BOWLS–Food That’s Good For You! Wins IHMRS 2014 Foodservice Pioneering Concept

Healthy and decidedly upscale food in a convenient, fast-casual setting was the winning combination that took first place in the International Hotel, Motel + Restaurant Show’s 2014 Foodservice Pioneering Concept competition, Nov. 9-11 at Jacob K. Javits Convention Center in New York. 

Creative collaboration, combined expertise and a clear vision of what today’s customers are looking for made the winning concept, “BOWLS—Food That’s Good For You!,” a home run with the contest judges. Robert and Corey Nyman, the father-and-son team heading The Nyman Group, with offices in Las Vegas and Scottsdale, Ariz., teamed up with foodservice-facilities designer Steve Carlson, FCSI, principal, Robert Rippe & Associates, Minneapolis, to create BOWLS.

“My background is food and nutrition,” Robert Nyman, president, says. “Natural, nutritious food has always interested me, and there are so many great resources today.” But to work in a commercial foodservice, he adds, nutrition can’t be forced. When an industry friend suggested he enter the IHMRS Foodservice Pioneering Concept competition with his natural “good for you food” concept, Nyman was intrigued. Tapping into the natural, hormone- and nitrate-free food resources he and his son, Corey, director of operations, rely on in their menu-development work, the two came up with a truly innovative menu. Nyman then called on long-time collaborator and good friend Carlson to design the restaurant.

The Food 

Customers begin with bowl bases: lavosh, brown rice, quinoa, hearty vegetables or gluten-free pasta and then choose a natural protein such as beef, chicken, ahi tuna, white shrimp or tofu (or they can just opt for additional vegetables). On top of the proteins, BOWLS offers a wide selection of salad toppings, including fennel, herb corn, jicama orange, morrocan cucumbers and spicy Brussels sprouts. Next comes what the concept team calls “crunchies,” items that add flavor and texture; organic tamari pumpkin seeds, mango slices, chopped dates, dried cherries, ginger cubes, mesquite or dry-roasted almonds and crunchy green beans are examples. Finally, dishes are topped with dressings; selections include Anchovy Feta; Asian, Dijon Yogurt, Nightshade-Free Cherry BBQ Sauce, Garlic & Caper Citrus Vinaigrette and more.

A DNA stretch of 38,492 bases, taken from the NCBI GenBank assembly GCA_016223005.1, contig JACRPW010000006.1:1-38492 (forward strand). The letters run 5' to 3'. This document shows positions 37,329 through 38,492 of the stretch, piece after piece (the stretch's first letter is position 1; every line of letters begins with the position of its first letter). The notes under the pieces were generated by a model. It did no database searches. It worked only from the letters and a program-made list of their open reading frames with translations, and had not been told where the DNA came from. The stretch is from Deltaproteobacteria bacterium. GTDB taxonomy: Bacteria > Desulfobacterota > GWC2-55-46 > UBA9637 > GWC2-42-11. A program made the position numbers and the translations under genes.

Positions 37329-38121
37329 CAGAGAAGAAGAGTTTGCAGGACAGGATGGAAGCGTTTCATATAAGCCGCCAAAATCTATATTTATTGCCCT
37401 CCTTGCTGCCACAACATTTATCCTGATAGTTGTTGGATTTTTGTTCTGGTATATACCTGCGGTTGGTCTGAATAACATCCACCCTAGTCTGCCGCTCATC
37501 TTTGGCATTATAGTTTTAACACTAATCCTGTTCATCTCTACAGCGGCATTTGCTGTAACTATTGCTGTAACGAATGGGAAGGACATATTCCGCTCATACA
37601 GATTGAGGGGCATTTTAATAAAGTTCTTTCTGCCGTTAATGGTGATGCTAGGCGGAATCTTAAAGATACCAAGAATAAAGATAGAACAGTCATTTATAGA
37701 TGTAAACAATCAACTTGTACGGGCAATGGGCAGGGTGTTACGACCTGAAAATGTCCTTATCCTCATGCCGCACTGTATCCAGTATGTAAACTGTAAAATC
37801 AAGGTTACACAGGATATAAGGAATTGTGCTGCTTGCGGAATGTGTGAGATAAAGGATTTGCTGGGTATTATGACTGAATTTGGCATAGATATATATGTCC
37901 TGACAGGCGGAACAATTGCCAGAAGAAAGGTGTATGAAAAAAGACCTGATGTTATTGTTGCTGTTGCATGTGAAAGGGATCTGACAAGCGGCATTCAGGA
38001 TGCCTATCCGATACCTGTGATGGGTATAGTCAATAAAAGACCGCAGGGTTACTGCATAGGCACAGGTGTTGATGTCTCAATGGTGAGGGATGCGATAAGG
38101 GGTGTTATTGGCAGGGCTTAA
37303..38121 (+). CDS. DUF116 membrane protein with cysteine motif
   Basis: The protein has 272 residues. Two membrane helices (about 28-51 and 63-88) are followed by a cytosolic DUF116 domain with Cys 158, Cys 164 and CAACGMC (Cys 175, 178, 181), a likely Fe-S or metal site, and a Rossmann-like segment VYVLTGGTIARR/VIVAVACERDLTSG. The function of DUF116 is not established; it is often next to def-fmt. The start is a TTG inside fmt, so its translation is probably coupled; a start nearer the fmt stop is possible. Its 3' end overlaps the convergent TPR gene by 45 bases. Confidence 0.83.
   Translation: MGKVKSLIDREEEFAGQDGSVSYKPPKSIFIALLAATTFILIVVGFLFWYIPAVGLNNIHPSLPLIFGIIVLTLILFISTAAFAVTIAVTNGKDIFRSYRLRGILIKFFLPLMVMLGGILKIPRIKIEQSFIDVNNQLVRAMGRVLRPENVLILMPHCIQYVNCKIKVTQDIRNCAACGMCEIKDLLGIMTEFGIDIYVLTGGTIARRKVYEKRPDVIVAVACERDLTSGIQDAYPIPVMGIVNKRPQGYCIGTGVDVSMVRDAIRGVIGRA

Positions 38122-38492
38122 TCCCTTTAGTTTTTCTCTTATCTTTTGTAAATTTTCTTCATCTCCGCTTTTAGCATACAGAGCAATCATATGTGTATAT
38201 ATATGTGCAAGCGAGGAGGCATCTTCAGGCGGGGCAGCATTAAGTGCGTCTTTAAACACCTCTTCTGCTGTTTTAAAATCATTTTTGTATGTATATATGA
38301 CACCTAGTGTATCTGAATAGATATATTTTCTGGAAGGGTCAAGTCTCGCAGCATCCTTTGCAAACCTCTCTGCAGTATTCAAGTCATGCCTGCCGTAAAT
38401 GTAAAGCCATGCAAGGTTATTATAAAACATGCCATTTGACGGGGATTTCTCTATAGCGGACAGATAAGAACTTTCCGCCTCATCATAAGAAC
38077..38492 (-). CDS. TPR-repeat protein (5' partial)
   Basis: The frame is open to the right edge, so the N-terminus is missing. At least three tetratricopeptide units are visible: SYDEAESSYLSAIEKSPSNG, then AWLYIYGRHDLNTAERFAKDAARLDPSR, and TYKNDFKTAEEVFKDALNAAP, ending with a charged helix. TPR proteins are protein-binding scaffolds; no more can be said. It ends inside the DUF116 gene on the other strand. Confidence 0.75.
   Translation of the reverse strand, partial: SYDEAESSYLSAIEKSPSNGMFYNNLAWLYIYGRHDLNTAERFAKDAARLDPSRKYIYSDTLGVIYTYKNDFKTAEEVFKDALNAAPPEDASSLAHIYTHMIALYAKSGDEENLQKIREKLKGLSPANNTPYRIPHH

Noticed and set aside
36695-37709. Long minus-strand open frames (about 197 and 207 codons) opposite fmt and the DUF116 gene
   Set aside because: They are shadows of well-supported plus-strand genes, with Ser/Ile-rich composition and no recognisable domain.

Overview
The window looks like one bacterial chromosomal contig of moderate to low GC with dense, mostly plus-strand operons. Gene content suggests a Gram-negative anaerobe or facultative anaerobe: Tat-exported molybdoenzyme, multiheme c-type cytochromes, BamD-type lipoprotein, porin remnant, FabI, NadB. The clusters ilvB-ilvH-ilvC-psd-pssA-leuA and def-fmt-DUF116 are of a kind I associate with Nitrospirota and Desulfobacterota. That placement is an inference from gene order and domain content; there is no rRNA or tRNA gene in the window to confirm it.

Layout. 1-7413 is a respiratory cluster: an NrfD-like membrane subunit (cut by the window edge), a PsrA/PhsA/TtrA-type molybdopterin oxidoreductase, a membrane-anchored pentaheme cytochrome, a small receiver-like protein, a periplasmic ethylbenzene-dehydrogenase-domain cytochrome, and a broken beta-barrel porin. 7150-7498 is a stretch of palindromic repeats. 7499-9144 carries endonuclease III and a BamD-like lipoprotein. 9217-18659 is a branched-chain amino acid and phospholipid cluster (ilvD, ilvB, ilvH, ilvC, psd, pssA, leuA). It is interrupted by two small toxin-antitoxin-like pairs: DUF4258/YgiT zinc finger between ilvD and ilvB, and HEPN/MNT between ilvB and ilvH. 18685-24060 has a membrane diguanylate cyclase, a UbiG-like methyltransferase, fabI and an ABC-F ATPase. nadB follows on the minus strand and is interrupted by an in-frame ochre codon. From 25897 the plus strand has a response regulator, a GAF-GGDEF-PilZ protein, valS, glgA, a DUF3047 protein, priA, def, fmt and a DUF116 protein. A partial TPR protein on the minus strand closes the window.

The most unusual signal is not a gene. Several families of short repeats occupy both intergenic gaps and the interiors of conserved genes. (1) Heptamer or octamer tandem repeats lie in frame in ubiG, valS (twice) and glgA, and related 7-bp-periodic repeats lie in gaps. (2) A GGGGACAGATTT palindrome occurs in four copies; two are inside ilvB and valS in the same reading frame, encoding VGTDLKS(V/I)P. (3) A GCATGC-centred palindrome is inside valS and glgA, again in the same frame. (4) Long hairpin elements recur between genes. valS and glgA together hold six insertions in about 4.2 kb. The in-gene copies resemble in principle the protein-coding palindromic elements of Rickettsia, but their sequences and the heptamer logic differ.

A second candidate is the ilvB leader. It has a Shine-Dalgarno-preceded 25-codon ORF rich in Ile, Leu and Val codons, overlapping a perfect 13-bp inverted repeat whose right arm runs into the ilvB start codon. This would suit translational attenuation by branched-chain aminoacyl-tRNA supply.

Desserts and beverages complete the menu.

All selections are featured on the menu boards, logos and graphics for which were designed by Jef Salazar, principal with Okami Brand, a strategic partner in BOWLS, who is responsible for the concept image design and aesthetics. 

Carlson handled the facility design, attending not only to the pragmatic aspects required in designing a foodservice concept for a nontraditional space—small footprint, no ventilation, electric power only and limited access to water—but he managed to equip the concept with sustainability at the fore. For example, BOWLS uses stainless wherever possible (shelving, counters, counter framework, front-of-house wall paneling, etc.) because it is almost 100% recyclable. Induction is the cooking method of choice with induction warmers on the front service counter and an induction plancha on the back counter. The undercounter dishmachine requires only an incoming cold-water connection, but still provides hot-water sanitization. An Energy Star-rated refrigerator with an expansion-valve refrigeration system is specified.

Adding to the aesthetics and the intention to locally source ingredients, the unit design calls for installation of a Chef’s EcoWall Garden and EcoWall Planter System. They include live plants on trellises overhead and a chef’s wall and shelves filled with living—and usable—herbs and produce. 3M Architectural Markets lighting products enhance the entire atmosphere of the concept. 

After viewing the Nyman/Carlson contest submission, competition judges—Melanie Corey-Ferrini, DYNAMIK Space, Seattle; Michael Atanasio, Overlook Medical Center, Summit, N.J.; James Dale, Grand Hyatt New York; Robert Doland, Jacobs, Doland, Beer, New York; Maura Doran, New York Methodist Hospital; Mark LoParco, University of Montana; Geoffrey Mills, Crowne Plaza Times Square Manhattan; and Tracy Nieporent, Myriad Restaurant Group, New York—were impressed.

One summed up the general opinion:

“The concept addresses the need for a healthy, affordable and convenient dining experience with a unique approach,” the judge says. “Concept is very interactive with personal attention to customer needs. It addresses a wide array of sustainability issues and incorporates a number of technologies.” 

Setting Up For The Show